“I think skateboarding can be a force for social change because skateboarding is an amazing way to unify people,” says Oliver Percovich. And while many people might share this same belief, Percovich truly lives his truth.
In 2007, while on a trip in Kabul, Afghanistan, Percovich noticed how entranced the local youth seemed by his preferred mode of transportation, i.e. his skateboard. Percovich took the time to talk with those who would engage with him and eventually realized that not only had many of them never seen a skateboard, but that skateboarding could even be a way for them to engage in a whole new slew of social interactions and activities beyond their normal day-to-day lives.
“There [were] no women driving cars, no women riding bicycles [in Afghanistan], but because skateboarding was so new it was a loophole and there [were] no rules about women not being able to skateboard,” Percovich remembers. “We managed to get a school built with a skatepark. The girls were so passionate about skateboarding, that I couldn’t let them down.” And with that, Skateistan was born.
Skateistan is an award-winning global organization that aims to empower and educate youth through skateboarding. Headquartered in Berlin, Skateistan is helmed by a small group of ‘citizens’ who work and coordinate with different staff all over the world to operate their various facilities. “Working in Afghanistan, Cambodia, and South Africa, Skateistan is more than just giving kids skateboards or a skatepark, we run programs combining education and skating,” explains Skateistan Communications Manager Hannah Bailey. “Globally, I think we have over 100 kids living with disabilities [in the program]. It really goes to show that skateboarding is accessible to everybody,” says Skateistan MEL Manager Lauren Della Marta.
Skateistan’s most recent undertaking was their launch event for a new skatepark in Phnom Penh, Cambodia. Situated in the creative hub of Factory Phnom Pen, the facility already has over 200 students replete with a 500 square meter skatepark, a classroom, library, office, and large green space. Being over 5,000 miles away from the location it was imperative for Percovich and Bailey to be able to communicate frequently with their team on the ground during the launch. Thankfully for Skateistan, there’s Dropbox Paper.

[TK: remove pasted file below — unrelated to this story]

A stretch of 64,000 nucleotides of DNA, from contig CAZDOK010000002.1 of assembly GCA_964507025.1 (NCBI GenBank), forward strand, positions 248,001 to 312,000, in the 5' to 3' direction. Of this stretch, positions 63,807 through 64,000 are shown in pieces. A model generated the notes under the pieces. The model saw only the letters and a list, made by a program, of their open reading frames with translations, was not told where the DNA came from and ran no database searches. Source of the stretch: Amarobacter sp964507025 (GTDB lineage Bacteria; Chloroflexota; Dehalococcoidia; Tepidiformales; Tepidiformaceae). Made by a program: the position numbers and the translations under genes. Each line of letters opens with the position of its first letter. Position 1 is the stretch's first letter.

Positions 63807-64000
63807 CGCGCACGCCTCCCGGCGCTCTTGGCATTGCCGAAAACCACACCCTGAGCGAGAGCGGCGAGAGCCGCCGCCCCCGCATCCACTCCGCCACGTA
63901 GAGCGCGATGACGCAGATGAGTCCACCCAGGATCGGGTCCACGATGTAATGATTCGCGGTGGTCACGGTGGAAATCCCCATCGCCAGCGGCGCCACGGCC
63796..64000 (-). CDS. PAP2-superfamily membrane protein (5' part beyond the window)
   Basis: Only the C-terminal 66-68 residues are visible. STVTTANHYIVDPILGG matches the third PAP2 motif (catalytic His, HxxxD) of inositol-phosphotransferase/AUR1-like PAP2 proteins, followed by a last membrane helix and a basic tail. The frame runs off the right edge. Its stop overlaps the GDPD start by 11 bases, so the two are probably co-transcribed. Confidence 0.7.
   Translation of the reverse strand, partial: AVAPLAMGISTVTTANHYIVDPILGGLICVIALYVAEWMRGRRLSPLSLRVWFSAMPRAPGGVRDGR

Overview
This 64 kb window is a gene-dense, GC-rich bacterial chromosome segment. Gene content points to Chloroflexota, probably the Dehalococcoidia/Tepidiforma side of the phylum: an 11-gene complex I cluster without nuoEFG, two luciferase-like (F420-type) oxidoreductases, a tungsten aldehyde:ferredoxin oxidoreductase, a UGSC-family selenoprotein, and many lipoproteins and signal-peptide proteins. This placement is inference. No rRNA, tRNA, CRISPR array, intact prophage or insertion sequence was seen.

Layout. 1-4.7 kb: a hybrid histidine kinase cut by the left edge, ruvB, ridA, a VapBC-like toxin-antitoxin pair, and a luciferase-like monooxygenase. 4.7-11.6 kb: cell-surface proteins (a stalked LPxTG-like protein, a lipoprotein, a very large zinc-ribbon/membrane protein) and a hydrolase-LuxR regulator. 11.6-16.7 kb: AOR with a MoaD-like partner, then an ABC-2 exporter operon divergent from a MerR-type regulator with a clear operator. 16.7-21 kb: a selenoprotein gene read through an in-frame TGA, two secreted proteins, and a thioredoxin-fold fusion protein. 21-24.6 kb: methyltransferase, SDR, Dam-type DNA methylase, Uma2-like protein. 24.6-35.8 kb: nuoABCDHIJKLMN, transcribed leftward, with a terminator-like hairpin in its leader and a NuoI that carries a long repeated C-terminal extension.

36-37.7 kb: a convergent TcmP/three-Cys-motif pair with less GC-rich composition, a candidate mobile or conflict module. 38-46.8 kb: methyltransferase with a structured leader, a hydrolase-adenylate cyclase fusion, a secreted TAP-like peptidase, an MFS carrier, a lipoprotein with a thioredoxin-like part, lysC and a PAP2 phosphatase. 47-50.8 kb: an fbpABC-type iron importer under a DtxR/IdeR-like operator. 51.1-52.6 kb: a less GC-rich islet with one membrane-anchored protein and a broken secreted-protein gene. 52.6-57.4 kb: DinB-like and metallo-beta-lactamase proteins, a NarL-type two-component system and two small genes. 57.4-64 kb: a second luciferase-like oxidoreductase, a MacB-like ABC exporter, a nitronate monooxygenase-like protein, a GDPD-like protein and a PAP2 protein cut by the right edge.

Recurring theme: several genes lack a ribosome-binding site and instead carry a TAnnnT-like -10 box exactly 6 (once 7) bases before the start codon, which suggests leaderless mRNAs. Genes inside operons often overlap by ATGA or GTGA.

“For the recent skate school launch in Cambodia, we used Dropbox Paper and it was a really valuable tool,” says Bailey. “I was collaborating with the local staff before I even arrived to organize the one million and one things we needed to do to make it a really successful event. We are forever relying on photos and videos to tell the story of what Skateistan is doing. Dropbox allows us to transfer that content and to really bring those stories to life.”
With big name cosigns by the likes of Tony Hawk, Jamie Thomas, and Anthrax’s Scott Ian, it seems like others are taking note of the potential of skateboarding to create a positive change. “Creative ideas and creative energy are the ways the economy is going to grow in the future,” explains Percovich. “[Skateistan] wouldn’t be possible without all of the people around the world who have backed this totally crazy idea and continue to back it, allowing it to grow.”
For Bailey, one of the biggest takeaways of Skateistan is its unifying effect. “Everyone’s got their unique story with skateboarding and it’s the same with the countries Skateistan works in and how they’ve taken skateboarding culture, making it their own,” says Bailey. “That’s what’s so special about it.”